Afton Nourzad remembers the day she began to formulate ideas about her future. “Single-handedly, Mrs. Adams was the one who got me started down this track. I'll never forget her coming into Mr. Richardson's class and talking about her epidemiology class. She told us if we wanted to be in that class, we had to apply for it. I remember thinking that was super cool and I really wanted to apply.
‘It was a small class - maybe there were four or five of us. It was such a quality class and I just really loved the material.”
Afton came to Walker, from Mt. Bethel, in 9th grade and remembers that it seemed ‘so big.’ Zoned for Wheeler magnet, Afton credits her parents for making the best choice with Walker. “High school was tough. It is for everyone. I know I made some… questionable choices,” she laughs, “but the people around me were amazing. I'm really, really grateful for the Walker community.”
That community included teachers and coaches. Afton, who became involved with Walker Athletics also credits English teacher and track coach Matt Eisenman with really helping her create her path. Once her interest in epidemiology was piqued, she began to pursue colleges with strong science programs. “I remember my teachers literally sitting beside me while I sorted out my options, while I wrote and rewrote essays.”
Following her graduation from Walker, Afton headed to Gainesville and The University of Florida. Obtaining both her Bachelor of Science and her Masters in Public Health - with a concentration in Epidemiology - Afton had no idea that her commencement would coincide with the outbreak of COVID-19. As she was finishing her intern at the Southeastern National Tuberculosis Center, Afton remembers hearing early chatter about COVID-19 but noted that “no one seemed very concerned.” Then, “in March, everything changed.
“The Dean of Public Health reached out to all second-year students to update us on how Florida was responding to the outbreak.” As was the case in Washington and New York, the state of Florida clearly did not have enough people prepared to “work the numbers.” Understanding that the timing presented an incredibly unique opportunity, Afton knew she needed to step up. When the call came for any graduating Master’s students willing to be sent to the areas of highest need, Afton didn’t hesitate. “They called me at 3 p.m. on Saturday and deployed me to Broward County the following morning. I was supposed to be here two weeks but, now, it’s been six.”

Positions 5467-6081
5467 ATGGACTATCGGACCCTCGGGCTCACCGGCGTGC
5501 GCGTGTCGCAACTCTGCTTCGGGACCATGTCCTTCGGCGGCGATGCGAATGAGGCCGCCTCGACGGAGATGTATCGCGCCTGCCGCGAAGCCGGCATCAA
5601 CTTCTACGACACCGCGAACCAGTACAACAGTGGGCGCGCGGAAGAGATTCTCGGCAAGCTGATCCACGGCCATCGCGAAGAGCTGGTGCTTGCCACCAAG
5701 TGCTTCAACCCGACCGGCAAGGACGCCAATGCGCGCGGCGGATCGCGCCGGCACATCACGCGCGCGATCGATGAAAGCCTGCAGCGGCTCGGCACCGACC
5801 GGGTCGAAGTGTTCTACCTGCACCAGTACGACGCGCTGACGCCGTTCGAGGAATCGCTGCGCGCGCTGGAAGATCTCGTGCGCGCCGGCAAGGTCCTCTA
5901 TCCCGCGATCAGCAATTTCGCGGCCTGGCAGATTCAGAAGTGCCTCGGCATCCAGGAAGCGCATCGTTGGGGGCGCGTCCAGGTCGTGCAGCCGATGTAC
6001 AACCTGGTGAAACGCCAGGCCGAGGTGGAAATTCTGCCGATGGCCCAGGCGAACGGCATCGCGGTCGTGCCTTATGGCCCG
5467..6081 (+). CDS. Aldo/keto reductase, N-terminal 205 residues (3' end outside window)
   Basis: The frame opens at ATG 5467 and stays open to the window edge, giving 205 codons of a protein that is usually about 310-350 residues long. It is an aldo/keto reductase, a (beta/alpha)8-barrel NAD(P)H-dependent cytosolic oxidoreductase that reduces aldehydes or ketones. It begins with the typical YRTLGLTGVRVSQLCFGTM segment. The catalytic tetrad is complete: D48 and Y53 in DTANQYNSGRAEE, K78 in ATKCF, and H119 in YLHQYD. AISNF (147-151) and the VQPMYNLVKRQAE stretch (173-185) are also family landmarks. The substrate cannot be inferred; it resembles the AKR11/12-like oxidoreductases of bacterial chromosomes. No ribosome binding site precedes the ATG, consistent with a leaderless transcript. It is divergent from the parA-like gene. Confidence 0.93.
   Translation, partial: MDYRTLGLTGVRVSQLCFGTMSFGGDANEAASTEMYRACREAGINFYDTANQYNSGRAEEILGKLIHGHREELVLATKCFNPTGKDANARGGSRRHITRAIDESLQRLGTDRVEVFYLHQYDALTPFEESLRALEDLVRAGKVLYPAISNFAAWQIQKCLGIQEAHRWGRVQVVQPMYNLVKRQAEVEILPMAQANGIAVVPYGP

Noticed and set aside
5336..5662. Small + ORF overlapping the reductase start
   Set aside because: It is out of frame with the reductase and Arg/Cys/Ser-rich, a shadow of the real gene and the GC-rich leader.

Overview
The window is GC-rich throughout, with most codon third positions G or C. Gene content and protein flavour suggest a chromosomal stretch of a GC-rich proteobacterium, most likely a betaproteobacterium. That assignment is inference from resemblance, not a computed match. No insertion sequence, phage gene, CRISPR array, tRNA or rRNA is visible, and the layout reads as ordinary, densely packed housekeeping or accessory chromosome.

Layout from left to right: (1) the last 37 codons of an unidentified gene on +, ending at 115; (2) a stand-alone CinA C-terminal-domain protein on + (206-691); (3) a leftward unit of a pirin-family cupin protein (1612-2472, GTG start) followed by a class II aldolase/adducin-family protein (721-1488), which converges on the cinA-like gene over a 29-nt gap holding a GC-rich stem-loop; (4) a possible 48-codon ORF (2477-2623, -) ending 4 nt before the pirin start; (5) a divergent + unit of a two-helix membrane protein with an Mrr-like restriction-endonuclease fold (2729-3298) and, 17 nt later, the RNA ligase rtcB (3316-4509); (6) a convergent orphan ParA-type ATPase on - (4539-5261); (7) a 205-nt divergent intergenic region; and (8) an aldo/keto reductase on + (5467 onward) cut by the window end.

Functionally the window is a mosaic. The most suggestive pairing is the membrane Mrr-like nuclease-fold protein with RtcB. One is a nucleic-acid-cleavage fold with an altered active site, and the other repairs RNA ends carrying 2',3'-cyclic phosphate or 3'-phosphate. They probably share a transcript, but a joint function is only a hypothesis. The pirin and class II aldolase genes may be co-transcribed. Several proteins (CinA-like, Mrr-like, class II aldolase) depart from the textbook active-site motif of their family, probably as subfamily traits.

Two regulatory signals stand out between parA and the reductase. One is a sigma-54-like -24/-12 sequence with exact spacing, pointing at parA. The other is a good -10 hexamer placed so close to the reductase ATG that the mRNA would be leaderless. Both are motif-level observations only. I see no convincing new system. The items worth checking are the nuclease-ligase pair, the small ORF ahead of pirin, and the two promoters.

Her job is contact tracing. “We monitor infected people after they've tested positive. Then, we search for the folks who have been in contact with the patient. It's kind of like this enormous web that grows and grows.
‘I always thought of myself as very black/white. And that is helpful now. I have to separate myself from the emotion of it. We're reaching out to people who have come into close contact with a COVID patient. Sometimes we are dealing with people who have lost loved ones and family members who are devastated. Our priority is to remain professional, keep it scientific, and do everything you can to keep looking for those who need to be safe. I think that's why the stints are only for 2 weeks - because it can get difficult if you think about what's really going on.”
Under any other circumstance, Afton would be walking with her fellow graduates this weekend. And although a graduation ceremony “feels a bit anti-climactic now”, she knows that she is doing tremendous work in Broward County and has already been offered a full-time opportunity to continue working for the State of Florida. “I’m going to continue working with docs and nurses to monitor the numbers and ensure compliance with the rules and policies on COVID treatment. I think I’ll be here for a while.”
Still, when she returns to Georgia, she hopes to be able to visit campus and thank her former faculty in person. “I know when I left Walker I thought I would never return. I look back now and I'm just so happy and so thankful that I was able to meet all those incredible educators and grow up in that environment. It's made me who I am today.”